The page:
Islamic Republic of Mauritania and the IMF

News Brief: IMF Completes Fifth Review Under Mauritania's PRGF Arrangement, Approves In Principle US$8 Million Disbursement

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MauritaniaLetter of Intent, Memorandum of Economic and Financial Policies, and Technical Memorandum of Understanding

Nouakchott, May 2, 2002

The following item is a Letter of Intent of the government of Mauritania, which describes the policies that Mauritania intends to implement in the context of its request for financial support from the IMF. The document, which is the property of Mauritania, is being made available on the IMF website by agreement with the member as a service to users of the IMF website.

Mr. Horst Köhler
Managing Director
International Monetary Fund
Washington, D.C. 20431

Dear Mr. Köhler:

The government of the Islamic Republic of Mauritania recently held discussions with International Monetary Fund (IMF) staff concerning both the fifth review of the program supported under the Poverty Reduction and Growth Facility (PRGF) and the Article IV consultations for 2002.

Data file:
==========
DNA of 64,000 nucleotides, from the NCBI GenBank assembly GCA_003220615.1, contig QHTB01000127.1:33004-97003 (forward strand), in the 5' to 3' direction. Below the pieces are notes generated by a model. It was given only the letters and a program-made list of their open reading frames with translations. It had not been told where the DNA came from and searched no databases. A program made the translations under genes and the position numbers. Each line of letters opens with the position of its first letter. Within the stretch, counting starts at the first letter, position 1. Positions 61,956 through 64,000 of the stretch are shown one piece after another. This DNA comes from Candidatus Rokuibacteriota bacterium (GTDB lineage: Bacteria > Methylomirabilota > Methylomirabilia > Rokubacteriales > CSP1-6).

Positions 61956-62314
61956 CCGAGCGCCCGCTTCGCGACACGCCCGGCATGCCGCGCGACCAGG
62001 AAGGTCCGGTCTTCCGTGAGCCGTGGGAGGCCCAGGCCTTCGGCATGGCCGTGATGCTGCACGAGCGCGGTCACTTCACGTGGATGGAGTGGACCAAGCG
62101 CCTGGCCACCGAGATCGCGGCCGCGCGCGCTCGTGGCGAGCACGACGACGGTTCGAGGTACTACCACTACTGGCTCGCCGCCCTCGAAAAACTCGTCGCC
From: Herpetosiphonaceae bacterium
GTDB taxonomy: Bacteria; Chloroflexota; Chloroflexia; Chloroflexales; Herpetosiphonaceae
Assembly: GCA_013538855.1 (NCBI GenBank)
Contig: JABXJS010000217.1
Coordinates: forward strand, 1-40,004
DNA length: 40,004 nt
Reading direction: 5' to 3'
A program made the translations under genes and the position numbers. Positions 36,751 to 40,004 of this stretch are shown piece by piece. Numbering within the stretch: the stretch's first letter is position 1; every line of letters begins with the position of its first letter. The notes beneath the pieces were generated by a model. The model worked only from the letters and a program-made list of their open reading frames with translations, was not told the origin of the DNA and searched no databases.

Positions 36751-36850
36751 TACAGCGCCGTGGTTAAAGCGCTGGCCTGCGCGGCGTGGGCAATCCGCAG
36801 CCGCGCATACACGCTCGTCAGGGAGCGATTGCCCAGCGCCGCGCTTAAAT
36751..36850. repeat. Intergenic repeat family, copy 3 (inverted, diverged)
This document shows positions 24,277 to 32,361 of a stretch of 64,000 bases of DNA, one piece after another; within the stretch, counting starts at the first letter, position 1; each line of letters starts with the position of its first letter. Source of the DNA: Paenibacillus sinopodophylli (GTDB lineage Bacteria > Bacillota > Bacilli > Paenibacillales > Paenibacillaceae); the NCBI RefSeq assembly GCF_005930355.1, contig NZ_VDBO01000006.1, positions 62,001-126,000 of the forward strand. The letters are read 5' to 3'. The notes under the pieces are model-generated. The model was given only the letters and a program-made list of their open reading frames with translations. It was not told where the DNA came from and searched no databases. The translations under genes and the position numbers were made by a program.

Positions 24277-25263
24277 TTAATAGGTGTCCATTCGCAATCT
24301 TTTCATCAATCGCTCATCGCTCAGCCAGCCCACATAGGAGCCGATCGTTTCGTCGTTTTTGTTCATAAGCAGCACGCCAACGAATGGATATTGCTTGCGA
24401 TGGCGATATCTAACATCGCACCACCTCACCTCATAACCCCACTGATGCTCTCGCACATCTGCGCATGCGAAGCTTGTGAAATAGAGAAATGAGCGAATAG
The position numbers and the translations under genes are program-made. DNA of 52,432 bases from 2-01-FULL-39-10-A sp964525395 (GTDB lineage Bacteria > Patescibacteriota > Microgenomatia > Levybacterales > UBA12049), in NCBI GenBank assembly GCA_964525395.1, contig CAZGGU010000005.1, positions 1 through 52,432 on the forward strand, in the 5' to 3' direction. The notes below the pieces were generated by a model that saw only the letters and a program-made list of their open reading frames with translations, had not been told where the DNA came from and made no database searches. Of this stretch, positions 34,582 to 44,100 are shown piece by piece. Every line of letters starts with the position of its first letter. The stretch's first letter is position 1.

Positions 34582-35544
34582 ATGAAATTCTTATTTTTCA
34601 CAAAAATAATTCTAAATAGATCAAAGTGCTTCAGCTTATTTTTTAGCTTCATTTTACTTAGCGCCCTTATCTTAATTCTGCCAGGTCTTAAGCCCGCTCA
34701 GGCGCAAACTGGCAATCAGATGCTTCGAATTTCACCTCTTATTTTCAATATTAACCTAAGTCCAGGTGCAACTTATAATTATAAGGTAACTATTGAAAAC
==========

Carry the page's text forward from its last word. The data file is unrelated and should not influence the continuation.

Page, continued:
The government considers that program execution during 2001 was in line with the established objectives. The quantitative performance criteria for end-December would all have been met if not for the delay in payment of the 2001 tranche of the financial compensation under the fisheries agreement with the European Union. The government requests waivers for the nonobservance of three quantitative performance criteria and for the structural performance criterion on the privatization of SOMELEC, and requests the conclusion of the fifth review under the PRGF arrangement.

The government further notes the successful implementation of the Poverty Reduction Strategy Paper (PRSP) in 2001 and the progress made toward meeting the completion point conditions of the enhanced Initiative to reduce the debt of the heavily indebted poor countries (HIPC). The government hopes to reach the completion point at the same time as the completion of the fifth review under the PRGF arrangement.

The attached memorandum takes stock of program implementation during 2001 and sets objectives for 2002. These policies continue to reflect the objectives established in the Poverty Reduction Strategy Paper (PRSP) and the PRSP progress report.